All of that being said... (and getting back to the subject at hand...)

            Taking the time to build a brand that makes money, communicates a product's benefits and produces a strong reputation should always be at the forefront of a copywriter's or agency's priorities.

            Mark
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  • Profile picture of the author Mark Pescetti
    Branding and direct response can (and should) easily coexist.

    A good brand lends itself perfectly to your hook and central theme... which are essential ingredients for any sales letter or VSL.

    And yes...

    It is long term thinking; it's acknowledging the importance of persuading how your audience perceives your company, rather than just using a handful of transparent techniques in your copy to make sales.

    Branding tells your prospects who you are and what you can do for them - so they're not left guessing. And that aspect alone makes ANY direct response campaign have way more teeth than the competition.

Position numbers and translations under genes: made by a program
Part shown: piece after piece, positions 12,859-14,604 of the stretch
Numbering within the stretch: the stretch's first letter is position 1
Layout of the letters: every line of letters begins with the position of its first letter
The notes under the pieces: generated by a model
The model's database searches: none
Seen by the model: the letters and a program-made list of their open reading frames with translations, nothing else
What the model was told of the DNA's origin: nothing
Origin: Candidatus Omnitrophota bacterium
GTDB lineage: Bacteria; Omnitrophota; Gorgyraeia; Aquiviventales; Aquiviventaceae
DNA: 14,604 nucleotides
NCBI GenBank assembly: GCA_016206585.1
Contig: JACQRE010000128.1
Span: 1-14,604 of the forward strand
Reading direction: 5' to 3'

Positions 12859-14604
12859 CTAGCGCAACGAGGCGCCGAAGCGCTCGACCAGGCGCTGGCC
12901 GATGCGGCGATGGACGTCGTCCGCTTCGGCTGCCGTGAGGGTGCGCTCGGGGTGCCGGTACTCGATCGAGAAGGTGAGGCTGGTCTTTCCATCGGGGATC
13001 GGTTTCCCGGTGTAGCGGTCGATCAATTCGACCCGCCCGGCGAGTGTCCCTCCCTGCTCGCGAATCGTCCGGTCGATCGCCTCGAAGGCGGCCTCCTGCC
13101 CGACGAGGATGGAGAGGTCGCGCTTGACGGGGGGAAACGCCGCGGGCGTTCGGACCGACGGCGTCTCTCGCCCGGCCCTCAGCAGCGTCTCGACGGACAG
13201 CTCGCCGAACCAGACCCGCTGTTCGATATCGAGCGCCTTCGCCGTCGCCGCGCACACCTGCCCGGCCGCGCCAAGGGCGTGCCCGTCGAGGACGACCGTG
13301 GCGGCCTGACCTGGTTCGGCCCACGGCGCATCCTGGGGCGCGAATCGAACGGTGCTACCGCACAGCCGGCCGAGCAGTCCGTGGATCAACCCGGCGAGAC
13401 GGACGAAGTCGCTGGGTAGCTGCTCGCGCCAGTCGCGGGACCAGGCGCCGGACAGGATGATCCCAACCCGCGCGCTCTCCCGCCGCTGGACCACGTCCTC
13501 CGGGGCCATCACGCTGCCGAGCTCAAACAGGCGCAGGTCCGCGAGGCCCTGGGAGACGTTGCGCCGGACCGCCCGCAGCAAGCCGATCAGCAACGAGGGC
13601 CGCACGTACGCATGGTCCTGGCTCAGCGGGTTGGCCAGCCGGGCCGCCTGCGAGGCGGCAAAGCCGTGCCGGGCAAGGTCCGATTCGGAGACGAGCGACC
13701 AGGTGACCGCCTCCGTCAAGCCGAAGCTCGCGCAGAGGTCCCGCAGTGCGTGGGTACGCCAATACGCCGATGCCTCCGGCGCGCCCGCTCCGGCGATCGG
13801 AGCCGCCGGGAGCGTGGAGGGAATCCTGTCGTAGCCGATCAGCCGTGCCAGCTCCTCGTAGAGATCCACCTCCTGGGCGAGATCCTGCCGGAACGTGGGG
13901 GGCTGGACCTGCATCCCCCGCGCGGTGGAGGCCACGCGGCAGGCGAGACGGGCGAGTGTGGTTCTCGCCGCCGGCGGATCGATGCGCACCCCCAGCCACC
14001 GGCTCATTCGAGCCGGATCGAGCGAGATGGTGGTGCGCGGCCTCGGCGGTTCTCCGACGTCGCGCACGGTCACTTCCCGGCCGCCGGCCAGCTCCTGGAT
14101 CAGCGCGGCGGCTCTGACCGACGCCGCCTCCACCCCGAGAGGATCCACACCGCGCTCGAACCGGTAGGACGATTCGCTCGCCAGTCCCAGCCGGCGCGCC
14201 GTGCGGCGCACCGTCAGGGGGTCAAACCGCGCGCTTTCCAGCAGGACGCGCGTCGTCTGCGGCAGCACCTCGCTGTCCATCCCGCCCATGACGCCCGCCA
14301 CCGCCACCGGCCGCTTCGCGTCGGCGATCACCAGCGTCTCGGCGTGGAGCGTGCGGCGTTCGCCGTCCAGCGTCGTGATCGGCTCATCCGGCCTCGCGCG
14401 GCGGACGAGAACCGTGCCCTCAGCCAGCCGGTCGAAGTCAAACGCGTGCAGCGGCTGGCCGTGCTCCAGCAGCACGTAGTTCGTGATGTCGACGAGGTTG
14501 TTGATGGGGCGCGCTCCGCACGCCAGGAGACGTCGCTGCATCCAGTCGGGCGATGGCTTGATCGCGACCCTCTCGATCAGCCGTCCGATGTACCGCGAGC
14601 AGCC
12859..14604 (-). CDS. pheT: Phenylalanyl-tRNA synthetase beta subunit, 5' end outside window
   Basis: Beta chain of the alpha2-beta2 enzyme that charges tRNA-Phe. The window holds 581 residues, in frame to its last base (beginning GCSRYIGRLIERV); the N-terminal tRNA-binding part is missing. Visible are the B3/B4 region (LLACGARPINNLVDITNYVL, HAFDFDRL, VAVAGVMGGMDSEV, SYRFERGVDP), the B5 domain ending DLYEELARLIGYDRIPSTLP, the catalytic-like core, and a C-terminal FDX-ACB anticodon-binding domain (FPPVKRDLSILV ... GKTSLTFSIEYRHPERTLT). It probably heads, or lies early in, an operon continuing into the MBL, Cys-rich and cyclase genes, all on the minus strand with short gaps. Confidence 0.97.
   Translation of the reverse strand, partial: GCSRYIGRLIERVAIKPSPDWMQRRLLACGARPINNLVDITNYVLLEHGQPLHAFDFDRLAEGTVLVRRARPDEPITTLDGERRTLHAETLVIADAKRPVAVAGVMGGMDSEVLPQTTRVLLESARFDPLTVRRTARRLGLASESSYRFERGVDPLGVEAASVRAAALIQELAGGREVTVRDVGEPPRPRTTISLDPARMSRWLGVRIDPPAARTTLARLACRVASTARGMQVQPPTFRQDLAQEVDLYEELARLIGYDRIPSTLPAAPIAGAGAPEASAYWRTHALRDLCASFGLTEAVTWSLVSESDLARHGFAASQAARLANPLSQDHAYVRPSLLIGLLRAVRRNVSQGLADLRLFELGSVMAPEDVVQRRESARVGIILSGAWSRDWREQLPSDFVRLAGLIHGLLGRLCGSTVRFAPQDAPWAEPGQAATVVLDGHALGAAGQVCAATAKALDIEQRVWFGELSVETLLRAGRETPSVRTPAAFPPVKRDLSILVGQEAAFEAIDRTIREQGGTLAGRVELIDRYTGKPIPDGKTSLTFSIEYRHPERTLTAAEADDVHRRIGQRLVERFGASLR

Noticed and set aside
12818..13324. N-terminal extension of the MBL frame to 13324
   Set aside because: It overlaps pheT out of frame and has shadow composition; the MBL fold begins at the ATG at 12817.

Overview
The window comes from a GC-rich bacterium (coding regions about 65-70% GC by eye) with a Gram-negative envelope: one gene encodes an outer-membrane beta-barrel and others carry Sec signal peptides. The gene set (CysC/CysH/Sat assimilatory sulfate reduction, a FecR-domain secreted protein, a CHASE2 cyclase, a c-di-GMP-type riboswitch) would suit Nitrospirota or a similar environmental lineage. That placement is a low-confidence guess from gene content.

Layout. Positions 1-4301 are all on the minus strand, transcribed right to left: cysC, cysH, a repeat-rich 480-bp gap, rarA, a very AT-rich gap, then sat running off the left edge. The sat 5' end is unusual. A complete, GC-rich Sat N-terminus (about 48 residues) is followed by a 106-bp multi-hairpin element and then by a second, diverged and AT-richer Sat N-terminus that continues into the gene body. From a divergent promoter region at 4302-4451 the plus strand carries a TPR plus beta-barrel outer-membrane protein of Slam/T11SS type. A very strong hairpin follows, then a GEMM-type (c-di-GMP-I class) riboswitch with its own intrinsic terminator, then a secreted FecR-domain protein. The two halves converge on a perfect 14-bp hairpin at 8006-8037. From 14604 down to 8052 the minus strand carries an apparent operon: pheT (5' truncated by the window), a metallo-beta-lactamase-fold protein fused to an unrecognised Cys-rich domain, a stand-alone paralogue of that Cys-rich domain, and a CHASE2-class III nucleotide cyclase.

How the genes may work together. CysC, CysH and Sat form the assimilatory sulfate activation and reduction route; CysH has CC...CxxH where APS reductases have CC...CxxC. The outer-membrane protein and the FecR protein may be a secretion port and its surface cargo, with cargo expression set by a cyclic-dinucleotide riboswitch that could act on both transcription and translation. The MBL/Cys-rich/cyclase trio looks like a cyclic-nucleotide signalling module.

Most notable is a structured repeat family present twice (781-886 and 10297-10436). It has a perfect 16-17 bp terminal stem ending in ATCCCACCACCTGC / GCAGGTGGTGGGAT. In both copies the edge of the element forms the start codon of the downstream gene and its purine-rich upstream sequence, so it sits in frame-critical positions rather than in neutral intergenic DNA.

Branding also gives your company a solid foundation to grow upon. It's a theme you can utilize in multiple campaigns for a whole host of different products.

    Mark

    P.S. Agencies tend to get the importance of branding more than Direct Response Writers. They're also thinking long term for their own company's success. A good brand can have tons of different facades and it's smart business for an agency to sell that idea/ideal.
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  • I've never quite "got" the brand and awareness idea.

    I can see why it's important for others to think good things about you (branding).

    And it's cool if 98.978% of your target audience are aware of you (...that would be awareness).


    But don't spend gazillions doing this.